Covering the Bases: Game 11
… well, it’s hard not to do right now.
Overbay has been mired in an ugly stretch at the plate and Friday’s 7-5 loss was no exception. For Overbay, things reached a nasty peak in the eighth inning.
Two outs. One on. Toronto trailing by two runs. Overbay works into a 3-2 count. Then… a weak swing for a strikeout. He looked completely fooled.
I have to give Overbay credit, though. I hung around to talk with him after the game and Overbay did not offer up any sort of excuse for his recent performance.
“Nothing’s going right. “I feel good in the cage. I feel good in [batting practice]. Then I get in the game and I’m swinging at bad pitches. I’m not seeing them. I’m taking the ones I’m supposed to be hitting. I’m just not getting the job done.
“I’m just not getting the job done,” he repeated. “That’s all there is. And that’s 100 percent my fault.”
As things currently stand, Overbay is in an 0-for-15 skid in the batter’s box and he is 3-for-42 on the season. Six strikeouts in his last nine at-bats. With a lefty (Joe Saunders) on the hill tomorrow, it might be deemed an opportune time for Overbay to take a seat and “clear his head,” as some managers like to phrase it.
Blue Jays manager Cito Gaston does not buy into that.
“People say that,” Gaston said. “But I don’t find that does anybody any good. I’ve never believed in that. Some guys use that as an excuse to take a guy out of the lineup, but I don’t believe in that. I just think that you’ve got to keep battling.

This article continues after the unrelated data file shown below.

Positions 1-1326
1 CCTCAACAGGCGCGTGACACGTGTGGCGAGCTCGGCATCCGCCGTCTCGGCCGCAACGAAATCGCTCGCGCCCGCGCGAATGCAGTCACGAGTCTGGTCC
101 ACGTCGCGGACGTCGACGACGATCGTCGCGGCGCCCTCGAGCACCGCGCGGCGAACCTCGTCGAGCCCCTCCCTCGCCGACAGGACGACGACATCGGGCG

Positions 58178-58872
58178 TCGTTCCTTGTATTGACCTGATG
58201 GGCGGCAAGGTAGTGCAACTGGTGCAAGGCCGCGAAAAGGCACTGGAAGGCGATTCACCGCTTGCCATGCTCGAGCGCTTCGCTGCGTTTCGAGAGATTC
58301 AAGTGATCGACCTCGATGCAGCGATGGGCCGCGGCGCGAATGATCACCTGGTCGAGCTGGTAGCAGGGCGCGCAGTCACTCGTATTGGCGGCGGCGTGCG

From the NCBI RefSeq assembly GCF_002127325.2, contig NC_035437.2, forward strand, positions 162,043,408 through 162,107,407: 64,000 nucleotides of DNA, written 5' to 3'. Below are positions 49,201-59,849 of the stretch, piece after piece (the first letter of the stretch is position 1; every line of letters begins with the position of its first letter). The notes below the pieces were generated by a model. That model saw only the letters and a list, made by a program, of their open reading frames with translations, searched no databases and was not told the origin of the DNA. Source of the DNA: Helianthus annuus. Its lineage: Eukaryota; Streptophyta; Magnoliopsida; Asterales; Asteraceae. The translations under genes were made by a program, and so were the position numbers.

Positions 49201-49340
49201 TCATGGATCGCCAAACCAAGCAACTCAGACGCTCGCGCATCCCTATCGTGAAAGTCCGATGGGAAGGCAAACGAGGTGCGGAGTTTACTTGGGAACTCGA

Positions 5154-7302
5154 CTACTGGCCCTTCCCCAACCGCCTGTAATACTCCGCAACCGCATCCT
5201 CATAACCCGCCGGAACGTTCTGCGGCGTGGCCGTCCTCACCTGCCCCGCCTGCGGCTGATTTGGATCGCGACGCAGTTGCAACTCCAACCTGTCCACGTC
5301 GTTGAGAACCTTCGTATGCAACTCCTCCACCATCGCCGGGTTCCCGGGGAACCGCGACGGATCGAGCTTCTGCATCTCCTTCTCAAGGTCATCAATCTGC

“You go in a slump quick, you come out of one quick.”
SECOND: Also from the No Excuses Dept., Travis Snider was not about to make one for the line drive that sailed over his head in the eighth inning. Snider, playing right for the first time this season, took a few quick steps in, costing him a chance to catch the hard liner off the bat of Maicer Izturis.
Two runs scored. Jays lost by two runs. Live and learn.
“I misread it,” Snider said. “I broke in and the ball went over my head and I wasn’t able to make up for the couple steps that I took in and unfortunately it ends up being the one that cost us the game. It’s not something that shouldn’t have been caught.
“I just have to work harder.”
THIRD: One could also point to a turn of events in the seventh inning as a big contributor to the Jays’ latest loss. Adam Lind and Vernon Wells each singled, putting runners on first and second base with no outs. At this turn in the game, the Blue Jays were trailing the Angels, 4-1. It looked like a rally was in the making.
Then, a ball skipped away from Halos catcher Jeff Mathis and Lind broke for third base. Unfortunately for the Jays, the ball didn’t get far enough away from the catcher. Mathis retrieved it, fired to third and easily threw out Lind. Not sure I can fault Lind for making a break for it, though. It was a tough call.
As it turned out, though, Overbay flew out and John Buck grounded out to end the inning.
HOME: The Blue Jays struck out nine times on Friday night, giving them a Major League-leading 99 strikeouts on offense through 11 games. Asked about that early trend prior to the contest, Gaston said that is simply a product of the type of offense that Toronto has assembled this season — a power-based lineup.
“This is a team that probably has seven guys or so that can really hit home runs,” said Gaston, hammering home the message he’s given since early spring. “These are the kind of results you’re going to have. I’d rather see a guy take a good swing than take a half swing and pop it up or a check-swing strikeout.”
Also, I will be away from the ballpark on Saturday and Sunday, so you’re just going to have to survive without Blue Jays blogging or tweeting until Monday. Somehow, I think the world will keep turning. Catch you from the ‘yard on Monday…